Become a Councillor

What do councillors do?

  • Represent their community
  • Make a difference
  • Represent interests of residents

Councillors are elected to the local council to represent their local community, so they must either live or work within a specified distance of the area.

Becoming a councillor is both a rewarding and privileged form of public service. You will be in a position to make a difference to the quality of other people’s daily lives and prospects.

Being an effective councillor requires both commitment and hard work. Councillors have to balance the needs and interests of residents, and the council. These will all make legitimate demands on a councillor’s time, on top of the demands and needs of their personal and professional lives.

Why become a Councillor?

There are many reasons why people decide to become a local councillor. They include:

  • wanting to make a difference and be involved in shaping the future of the local community
  • being concerned about your local area and wanting to ensure that the community gets the right services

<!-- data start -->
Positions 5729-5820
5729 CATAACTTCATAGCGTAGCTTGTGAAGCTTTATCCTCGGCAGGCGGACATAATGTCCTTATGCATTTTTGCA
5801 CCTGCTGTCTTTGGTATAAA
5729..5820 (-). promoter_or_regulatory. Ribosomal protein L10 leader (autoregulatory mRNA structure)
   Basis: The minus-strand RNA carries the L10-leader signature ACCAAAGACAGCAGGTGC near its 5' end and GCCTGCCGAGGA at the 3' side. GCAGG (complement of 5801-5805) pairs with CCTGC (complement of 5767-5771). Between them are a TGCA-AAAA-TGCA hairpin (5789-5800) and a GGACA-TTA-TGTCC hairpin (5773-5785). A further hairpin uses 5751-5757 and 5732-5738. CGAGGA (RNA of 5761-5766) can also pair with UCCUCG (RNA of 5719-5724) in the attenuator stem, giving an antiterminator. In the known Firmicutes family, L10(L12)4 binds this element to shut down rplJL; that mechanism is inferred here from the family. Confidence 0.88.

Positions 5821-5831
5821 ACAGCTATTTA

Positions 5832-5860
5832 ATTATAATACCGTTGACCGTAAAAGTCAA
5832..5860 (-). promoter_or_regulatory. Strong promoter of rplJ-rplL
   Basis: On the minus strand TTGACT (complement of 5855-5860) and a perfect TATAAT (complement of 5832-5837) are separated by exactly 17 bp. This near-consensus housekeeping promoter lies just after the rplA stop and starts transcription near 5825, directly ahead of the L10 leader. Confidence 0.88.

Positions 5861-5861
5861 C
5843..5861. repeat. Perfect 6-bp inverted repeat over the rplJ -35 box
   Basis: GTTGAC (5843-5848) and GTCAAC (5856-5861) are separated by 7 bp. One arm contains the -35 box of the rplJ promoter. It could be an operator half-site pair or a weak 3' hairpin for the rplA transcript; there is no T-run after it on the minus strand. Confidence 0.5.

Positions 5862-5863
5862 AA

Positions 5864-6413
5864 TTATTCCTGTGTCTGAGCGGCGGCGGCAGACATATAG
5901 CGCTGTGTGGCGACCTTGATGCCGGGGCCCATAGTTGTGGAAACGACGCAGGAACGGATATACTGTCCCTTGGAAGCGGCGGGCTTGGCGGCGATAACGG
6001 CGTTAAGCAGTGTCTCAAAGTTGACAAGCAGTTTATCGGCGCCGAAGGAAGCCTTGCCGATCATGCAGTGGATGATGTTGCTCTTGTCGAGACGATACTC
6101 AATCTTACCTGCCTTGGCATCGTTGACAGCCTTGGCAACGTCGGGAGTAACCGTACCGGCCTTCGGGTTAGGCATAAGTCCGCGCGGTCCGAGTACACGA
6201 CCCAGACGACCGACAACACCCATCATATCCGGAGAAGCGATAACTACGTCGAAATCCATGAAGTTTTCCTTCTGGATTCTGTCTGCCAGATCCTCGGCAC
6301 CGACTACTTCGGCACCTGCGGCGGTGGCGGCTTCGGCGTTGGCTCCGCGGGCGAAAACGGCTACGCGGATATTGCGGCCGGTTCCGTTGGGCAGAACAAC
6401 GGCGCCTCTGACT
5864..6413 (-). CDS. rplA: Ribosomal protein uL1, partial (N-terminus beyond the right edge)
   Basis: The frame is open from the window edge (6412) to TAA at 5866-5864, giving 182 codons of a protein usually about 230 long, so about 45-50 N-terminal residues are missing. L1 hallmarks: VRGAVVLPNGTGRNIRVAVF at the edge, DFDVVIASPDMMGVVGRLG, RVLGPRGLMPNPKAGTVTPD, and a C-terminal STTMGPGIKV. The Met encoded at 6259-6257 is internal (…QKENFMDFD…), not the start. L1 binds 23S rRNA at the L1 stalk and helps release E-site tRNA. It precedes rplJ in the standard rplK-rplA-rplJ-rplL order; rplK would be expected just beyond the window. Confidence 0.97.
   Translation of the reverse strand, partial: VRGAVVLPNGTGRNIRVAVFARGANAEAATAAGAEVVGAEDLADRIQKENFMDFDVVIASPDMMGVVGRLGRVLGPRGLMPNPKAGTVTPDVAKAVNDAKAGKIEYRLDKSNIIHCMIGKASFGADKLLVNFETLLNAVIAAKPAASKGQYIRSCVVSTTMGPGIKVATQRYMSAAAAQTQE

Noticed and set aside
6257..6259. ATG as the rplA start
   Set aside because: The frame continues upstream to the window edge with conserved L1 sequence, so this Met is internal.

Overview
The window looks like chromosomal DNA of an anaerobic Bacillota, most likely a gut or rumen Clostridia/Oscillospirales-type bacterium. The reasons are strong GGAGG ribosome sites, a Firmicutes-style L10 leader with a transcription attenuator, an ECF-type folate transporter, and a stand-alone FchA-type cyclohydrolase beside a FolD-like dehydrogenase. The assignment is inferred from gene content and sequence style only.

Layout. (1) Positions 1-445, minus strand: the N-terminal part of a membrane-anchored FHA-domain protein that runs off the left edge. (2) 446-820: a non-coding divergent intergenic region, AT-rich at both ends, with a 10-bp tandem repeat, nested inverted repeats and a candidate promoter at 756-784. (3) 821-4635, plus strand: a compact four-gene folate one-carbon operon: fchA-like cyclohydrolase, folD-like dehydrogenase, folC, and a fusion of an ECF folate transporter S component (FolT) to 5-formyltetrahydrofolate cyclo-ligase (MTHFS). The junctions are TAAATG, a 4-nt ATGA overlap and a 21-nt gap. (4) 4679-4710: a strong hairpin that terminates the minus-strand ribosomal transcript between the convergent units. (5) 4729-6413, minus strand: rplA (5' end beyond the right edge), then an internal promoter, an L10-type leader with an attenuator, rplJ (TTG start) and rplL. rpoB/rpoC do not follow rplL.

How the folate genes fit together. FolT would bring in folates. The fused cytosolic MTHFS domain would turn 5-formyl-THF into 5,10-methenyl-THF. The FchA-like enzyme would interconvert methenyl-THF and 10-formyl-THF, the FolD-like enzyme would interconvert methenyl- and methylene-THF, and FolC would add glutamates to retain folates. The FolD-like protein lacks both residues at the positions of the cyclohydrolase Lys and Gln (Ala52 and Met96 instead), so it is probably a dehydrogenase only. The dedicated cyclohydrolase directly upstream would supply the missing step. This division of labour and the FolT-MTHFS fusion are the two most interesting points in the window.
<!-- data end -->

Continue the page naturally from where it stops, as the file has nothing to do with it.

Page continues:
• wanting to represent the views of local people and ensure that community interests are taken into account
  • wanting to contribute your business or professional skills
  • concerns about one particular issue

Are there any restrictions to being a Councillor?

You need to be:

  • British or a citizen of the Commonwealth or European Union
  • At least 18 years old
  • Registered to vote in the area or have lived, worked or owned property there for at least 12 months before an election

You can’t be a councillor if you:

  • Are the subject of a bankruptcy restrictions order or interim order
  • Have been sentenced to prison for three months or more (including suspended sentences) during the 5 years before election day
  • Have been convicted of a corrupt or illegal practice by an election court

Want to know more?

Why not read the Good Councillors Guide:

  • hard copies are available from SPCA office (please note there is a charge for this)
  • an electronic copy is available from the NALC website for affiliated councils (please contact us for the current Staffordshire password to access)